From the Riviera to the Rhine

US Sixth Army Group August 1944–February 1945

Simon Forty, Leo Marriott

From the Riviera to the Rhine details the invasion of France in 1944 from the French Riviera to Strasbourg, using a mixture of media to provide a complete overview of the campaign.
Date Published :
December 2018
Publisher :
Casemate
Language:
English
Illustration :
450 black and white and color photographs throughout
Format Available    QuantityPrice
Hardback
ISBN : 9781612006239
Pages : 192
Dimensions : 11.7 X 8.3 inches
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Not Yet Published. Available for Pre-Order
$29.95

Overview
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Two months after D-Day, just as the battle of Normandy was reaching its climax, with all eyes on the Falaise Pocket, the Allies unleashed the second invasion of France, not in the Pas de Calais but the French Riviera. Immaculately planned, effectively undertaken, the Allies quickly broke out of their bridgehead, drove 400 miles into France in three weeks, and liberated 10,000 square miles of French territory while inflicting 143,250 German casualties. On September 10 they linked up with Patton’s Third Army and advanced into the Vosges Mountains, taking Strasbourg and holding the area against the Germans’ final big attack in the west: Operation Nordwind in January 1945.

US Seventh Army and 6th Army Group undertook a successful campaign placing a third Allied army group with its own independent supply lines in northeastern France, at a time when the two northern Allied army groups were stretched to the limit. Without this force the Allies would have struggled to hold the frontage to Switzerland and Third Army would have been exposed to attack in its southern flank—something that could have had disastrous repercussions particularly during the Ardennes offensive of December 1944.

The images of palm trees and azure seas obscure our view of this campaign. It was no cakewalk. The Germans knew the Allies were coming and had strong defenses in the area. A shortage of landing craft, vehicles, and matériel meant that the US Seventh and French First armies were restricted in the assault. The heavy fog and anti-glider defenses made for a difficult airborne assault, but it was carried out effectively, the amphibious assault was textbook in execution and the invasion of southern France ended up as a significant victory.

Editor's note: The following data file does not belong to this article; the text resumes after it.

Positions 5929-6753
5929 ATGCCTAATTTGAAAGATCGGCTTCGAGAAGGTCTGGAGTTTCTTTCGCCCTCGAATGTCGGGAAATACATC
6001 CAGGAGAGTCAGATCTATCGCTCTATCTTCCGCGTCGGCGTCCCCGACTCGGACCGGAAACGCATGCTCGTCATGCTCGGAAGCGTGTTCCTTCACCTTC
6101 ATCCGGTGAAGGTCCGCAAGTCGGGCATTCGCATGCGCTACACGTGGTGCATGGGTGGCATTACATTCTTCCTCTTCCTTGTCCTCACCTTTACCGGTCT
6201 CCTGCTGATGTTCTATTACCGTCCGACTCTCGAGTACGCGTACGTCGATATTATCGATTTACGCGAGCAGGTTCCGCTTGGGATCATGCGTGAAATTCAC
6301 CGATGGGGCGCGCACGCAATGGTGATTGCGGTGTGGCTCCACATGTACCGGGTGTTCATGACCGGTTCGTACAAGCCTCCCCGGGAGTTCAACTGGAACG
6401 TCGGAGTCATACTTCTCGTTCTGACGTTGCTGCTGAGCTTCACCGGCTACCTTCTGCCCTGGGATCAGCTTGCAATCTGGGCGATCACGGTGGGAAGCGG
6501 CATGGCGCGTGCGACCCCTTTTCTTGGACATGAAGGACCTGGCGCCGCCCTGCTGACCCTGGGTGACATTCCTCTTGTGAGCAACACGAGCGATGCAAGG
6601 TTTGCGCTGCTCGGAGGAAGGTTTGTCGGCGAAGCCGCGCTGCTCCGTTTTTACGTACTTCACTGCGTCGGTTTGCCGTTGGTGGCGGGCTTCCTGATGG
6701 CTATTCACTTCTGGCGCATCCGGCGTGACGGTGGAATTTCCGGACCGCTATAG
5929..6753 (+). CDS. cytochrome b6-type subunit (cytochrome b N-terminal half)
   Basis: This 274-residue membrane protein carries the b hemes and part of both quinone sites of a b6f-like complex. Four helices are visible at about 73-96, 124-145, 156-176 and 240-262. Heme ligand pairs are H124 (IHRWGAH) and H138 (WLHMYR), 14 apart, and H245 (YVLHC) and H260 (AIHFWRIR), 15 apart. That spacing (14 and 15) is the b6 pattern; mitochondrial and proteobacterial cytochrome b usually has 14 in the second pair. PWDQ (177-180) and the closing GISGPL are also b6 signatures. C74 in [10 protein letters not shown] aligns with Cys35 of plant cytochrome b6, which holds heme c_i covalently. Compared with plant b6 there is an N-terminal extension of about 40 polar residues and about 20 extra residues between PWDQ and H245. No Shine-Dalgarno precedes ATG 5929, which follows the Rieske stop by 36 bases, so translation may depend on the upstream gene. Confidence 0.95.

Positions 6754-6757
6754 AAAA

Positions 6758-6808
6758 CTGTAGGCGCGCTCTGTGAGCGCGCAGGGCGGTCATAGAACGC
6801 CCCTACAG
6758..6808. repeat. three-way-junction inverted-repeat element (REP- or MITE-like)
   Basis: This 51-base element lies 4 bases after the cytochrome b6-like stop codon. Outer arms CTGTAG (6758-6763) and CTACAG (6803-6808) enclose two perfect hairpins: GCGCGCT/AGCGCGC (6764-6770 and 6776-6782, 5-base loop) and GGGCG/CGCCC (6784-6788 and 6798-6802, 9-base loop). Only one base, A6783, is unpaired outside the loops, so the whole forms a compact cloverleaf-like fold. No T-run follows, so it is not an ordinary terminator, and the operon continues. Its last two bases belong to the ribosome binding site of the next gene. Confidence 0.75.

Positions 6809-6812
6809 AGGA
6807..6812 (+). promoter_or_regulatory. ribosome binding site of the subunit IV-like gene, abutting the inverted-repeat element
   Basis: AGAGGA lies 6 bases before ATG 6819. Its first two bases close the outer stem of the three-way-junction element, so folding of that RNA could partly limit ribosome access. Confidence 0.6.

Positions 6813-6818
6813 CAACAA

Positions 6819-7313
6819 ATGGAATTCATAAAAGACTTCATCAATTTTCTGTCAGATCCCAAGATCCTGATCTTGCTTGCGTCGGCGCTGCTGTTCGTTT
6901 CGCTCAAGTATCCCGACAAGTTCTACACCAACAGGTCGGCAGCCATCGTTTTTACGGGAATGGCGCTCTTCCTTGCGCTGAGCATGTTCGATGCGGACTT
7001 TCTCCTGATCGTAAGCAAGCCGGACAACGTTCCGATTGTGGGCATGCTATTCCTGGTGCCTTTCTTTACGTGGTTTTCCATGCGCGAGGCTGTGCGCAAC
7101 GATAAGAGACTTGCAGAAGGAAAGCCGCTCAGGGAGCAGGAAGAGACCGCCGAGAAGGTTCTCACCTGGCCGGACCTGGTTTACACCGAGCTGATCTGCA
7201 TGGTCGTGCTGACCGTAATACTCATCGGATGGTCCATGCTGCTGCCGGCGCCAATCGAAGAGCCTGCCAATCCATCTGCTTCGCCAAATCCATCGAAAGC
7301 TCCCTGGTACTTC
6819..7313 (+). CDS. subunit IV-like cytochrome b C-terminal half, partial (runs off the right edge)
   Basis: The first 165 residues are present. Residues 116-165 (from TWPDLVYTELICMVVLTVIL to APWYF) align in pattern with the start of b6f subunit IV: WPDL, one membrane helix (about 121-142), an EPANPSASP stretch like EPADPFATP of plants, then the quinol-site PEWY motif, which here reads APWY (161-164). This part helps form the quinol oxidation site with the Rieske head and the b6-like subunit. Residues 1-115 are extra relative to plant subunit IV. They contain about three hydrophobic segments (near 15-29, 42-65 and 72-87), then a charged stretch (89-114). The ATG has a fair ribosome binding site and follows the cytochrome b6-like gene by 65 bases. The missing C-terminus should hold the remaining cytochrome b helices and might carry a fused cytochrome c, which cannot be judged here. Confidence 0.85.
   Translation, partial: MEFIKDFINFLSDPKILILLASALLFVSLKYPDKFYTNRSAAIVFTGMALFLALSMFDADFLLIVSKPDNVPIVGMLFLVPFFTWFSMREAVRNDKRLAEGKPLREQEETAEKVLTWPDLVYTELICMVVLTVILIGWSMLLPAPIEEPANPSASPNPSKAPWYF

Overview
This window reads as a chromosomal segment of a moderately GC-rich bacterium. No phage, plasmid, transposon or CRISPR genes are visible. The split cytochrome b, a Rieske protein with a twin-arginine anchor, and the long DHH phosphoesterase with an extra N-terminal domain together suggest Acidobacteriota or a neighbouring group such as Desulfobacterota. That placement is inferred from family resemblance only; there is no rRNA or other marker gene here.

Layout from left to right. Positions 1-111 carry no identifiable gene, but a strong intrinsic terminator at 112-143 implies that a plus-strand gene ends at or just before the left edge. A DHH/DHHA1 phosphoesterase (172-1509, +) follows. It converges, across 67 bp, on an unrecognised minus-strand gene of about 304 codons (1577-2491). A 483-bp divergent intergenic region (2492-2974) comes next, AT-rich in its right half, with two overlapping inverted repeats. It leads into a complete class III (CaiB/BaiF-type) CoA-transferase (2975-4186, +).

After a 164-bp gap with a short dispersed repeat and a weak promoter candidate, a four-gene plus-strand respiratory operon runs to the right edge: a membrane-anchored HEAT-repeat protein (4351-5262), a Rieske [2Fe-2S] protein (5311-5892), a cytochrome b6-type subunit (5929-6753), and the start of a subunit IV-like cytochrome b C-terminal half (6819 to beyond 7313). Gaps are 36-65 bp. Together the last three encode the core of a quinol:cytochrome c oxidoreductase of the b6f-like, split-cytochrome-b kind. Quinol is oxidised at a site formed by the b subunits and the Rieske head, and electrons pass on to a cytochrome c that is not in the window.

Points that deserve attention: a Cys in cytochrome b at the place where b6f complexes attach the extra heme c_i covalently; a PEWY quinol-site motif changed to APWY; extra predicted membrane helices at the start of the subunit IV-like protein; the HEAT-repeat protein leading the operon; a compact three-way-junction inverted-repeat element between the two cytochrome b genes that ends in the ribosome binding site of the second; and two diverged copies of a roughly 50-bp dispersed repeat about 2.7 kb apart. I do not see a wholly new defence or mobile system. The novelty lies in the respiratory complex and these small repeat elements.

But the story of 6th Army Group wasn’t finished. Taking up a position on the east flank of Third Army it fought its way through the Vosges and withstood the Germans’ last throw: Operation Nordwind—the vain attempt to relieve pressure on the Ardennes assault by attacking in the Vosges. Heavy fighting pressed hard towards Strasbourg but the Allies were ultimately victorious, inflicting severe losses on the Germans.

About The Author
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Simon Forty was educated in Dorset and the north of England before reading history at London University’s School of Slavonic and East European Studies. He has been involved in publishing since the mid-1970s, first as editor and latterly as author. Son of author and RAC Tank Museum curator George Forty, he has continued in the family tradition writing mainly on historical and military subjects including books on the Napoleonic Wars and the two world wars. Recently he has produced a range of highly illustrated books on the Normandy battlefields, the Atlantic Wall and the liberation of the Low Countries with co-author Leo Marriott.

Leo Marriott is a retired Air Traffic Controller who has had more than thirty books published on his specialist subjects: naval warfare and aviation. He is an experienced pilot and accomplished aerial photographer.

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